A general dentist is one who has done BDS and has not received any specialized post-graduate education. General dentist not only provides the basic treatments but also can aid the policy makers or relevant bodies to govern the regulations related to the field. Usually, a general dentist who is not a surgeon can’t perform complex surgeries in most sensitive cases. Like, he may treat root canal only if it is not a severe case.
If you haven’t gotten your wisdom teeth out yet, then you have many things to consider. Most people need to have them removed, and it requires a specialist. Read to find out why and what to expect when you make the decision!
So, your dentist says you need to undergo wisdom tooth removal and you’re feeling a little apprehensive. Here’s everything you need to know before you go in for surgery (and how to ensure a speedy recovery) so you can go into the process feeling prepared.
By the end of this post, you’ll know:
Simply put, there isn’t enough room for wisdom teeth because our jaws don’t grow to be big enough to have enough space for them to come in. Since there isn’t enough room for them to erupt properly, wisdom teeth tend to come in at an angle or they don’t fully emerge, which causes problems for the rest of the mouth.
Third molars (the wisdom teeth) routinely damage the teeth right next door, called second molars. Dentists recommend removing wisdom teeth before they become a problem and to avoid a more complicated surgery.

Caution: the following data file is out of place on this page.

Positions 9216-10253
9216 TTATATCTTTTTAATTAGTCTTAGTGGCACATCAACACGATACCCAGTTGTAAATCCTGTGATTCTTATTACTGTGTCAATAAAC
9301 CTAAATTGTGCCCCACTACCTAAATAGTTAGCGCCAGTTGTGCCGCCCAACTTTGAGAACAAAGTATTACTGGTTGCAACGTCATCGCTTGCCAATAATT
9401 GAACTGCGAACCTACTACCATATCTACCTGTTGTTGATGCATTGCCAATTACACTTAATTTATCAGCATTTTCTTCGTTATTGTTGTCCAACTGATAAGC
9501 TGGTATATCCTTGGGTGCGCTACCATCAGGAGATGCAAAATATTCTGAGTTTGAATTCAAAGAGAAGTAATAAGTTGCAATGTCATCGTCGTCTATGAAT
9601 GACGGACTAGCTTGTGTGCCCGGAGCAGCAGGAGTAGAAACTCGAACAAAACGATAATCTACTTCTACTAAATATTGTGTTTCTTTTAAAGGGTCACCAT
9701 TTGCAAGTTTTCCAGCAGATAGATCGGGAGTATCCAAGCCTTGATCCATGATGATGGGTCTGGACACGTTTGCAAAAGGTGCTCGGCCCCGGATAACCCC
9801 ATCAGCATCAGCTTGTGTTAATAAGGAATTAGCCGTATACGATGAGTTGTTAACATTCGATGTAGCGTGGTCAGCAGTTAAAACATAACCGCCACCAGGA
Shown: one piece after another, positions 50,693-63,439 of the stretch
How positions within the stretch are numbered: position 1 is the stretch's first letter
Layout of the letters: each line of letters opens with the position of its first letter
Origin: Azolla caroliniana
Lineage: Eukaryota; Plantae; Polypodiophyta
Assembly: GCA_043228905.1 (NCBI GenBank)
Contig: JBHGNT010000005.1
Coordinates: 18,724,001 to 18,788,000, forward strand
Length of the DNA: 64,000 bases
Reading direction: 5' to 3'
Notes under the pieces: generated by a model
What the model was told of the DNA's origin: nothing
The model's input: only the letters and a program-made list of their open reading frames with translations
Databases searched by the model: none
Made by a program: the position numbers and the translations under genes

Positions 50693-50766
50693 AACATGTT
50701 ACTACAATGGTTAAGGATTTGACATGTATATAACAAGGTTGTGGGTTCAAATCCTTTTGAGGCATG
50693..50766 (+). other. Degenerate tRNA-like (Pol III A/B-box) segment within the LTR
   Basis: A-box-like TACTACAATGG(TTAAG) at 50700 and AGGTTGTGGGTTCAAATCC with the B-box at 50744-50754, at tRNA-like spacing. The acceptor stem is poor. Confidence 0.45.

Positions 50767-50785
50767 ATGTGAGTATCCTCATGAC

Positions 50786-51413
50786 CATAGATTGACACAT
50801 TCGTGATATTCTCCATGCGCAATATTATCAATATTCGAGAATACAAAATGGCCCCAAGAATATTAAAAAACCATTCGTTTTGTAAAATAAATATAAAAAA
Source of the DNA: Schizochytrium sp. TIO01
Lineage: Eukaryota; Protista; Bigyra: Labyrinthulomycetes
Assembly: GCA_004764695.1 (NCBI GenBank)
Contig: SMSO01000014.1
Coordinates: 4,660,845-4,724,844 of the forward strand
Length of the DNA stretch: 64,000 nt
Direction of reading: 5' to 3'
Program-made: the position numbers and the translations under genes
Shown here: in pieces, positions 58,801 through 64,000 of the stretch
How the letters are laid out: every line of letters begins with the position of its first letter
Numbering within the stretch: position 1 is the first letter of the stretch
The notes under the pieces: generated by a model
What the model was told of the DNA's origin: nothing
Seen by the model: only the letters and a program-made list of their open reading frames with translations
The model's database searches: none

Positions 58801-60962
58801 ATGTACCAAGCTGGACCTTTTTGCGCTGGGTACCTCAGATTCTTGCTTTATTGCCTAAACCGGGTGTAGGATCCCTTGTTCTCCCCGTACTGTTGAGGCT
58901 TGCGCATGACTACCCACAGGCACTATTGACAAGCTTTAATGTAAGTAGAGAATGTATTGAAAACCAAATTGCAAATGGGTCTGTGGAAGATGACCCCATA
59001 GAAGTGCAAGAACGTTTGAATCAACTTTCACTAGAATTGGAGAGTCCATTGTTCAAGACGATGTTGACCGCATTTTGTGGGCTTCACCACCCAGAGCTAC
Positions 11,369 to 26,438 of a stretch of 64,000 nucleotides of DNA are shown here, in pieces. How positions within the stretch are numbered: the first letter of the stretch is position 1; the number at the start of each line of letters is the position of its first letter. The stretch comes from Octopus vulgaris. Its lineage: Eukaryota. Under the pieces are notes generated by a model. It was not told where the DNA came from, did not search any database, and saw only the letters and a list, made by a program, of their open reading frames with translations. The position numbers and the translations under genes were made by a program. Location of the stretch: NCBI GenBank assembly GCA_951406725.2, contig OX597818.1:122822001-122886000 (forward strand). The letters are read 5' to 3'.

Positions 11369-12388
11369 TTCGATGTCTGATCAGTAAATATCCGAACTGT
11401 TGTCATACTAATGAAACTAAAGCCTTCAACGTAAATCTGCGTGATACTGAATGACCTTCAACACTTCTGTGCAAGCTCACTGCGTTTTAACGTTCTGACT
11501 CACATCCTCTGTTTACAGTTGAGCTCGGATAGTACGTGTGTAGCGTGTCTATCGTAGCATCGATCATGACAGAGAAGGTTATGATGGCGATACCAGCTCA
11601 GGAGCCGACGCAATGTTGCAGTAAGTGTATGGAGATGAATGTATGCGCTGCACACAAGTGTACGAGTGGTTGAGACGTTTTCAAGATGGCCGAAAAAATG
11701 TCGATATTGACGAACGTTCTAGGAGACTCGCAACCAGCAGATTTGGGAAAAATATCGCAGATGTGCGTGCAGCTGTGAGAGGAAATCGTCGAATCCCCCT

In my practice, I see very few people who don’t need their wisdom tooth removed.
Wisdom teeth erupt from the age of 18-25. Depending on the type and severity of impacted teeth, you may need wisdom teeth removed anywhere around the age of 17-18. It’s possible to have them removed at any age, however serious complications of wisdom tooth surgery are less likely in younger adults.
Our jaws are smaller than they used to be. That’s not because of evolution — it’s because our modern diet lacks certain key nutrients that allow the jaw to develop properly.
One vitamin in particular, Vitamin K2, is responsible for letting the jaw develop by taking calcium in the body and putting it into the bones. Most people don’t grow up eating the kinds of food where you’d get Vitamin K2 — liver and organ meat as well as animal products from animals that eat grass (not grain or corn). The low-fat food craze of the 90s, as well as factory farming, have virtually obliterated Vitamin K2 from our diets.
That’s why, these days, an underdeveloped lower third of the face is so common that it has become the norm. Our ancestors and small tribes not eating the modern diet had great jaw development with room for all 32 teeth to come in straight.
So, how do you know if your jaw developed fully? It depends on your childhood. Eating raw, crunchy foods rich in the nutrients found in organ meats and grass-fed animal fats are what stimulate proper jaw development. Nowadays, childhood diets are heavy in soft, nutrient-poor foods like applesauce and Goldfish crackers. Bottlefeeding and sippy cups can also hinder proper jaw development. Our diets have gotten too soft and our jaws aren’t developing fully due to lack of use.
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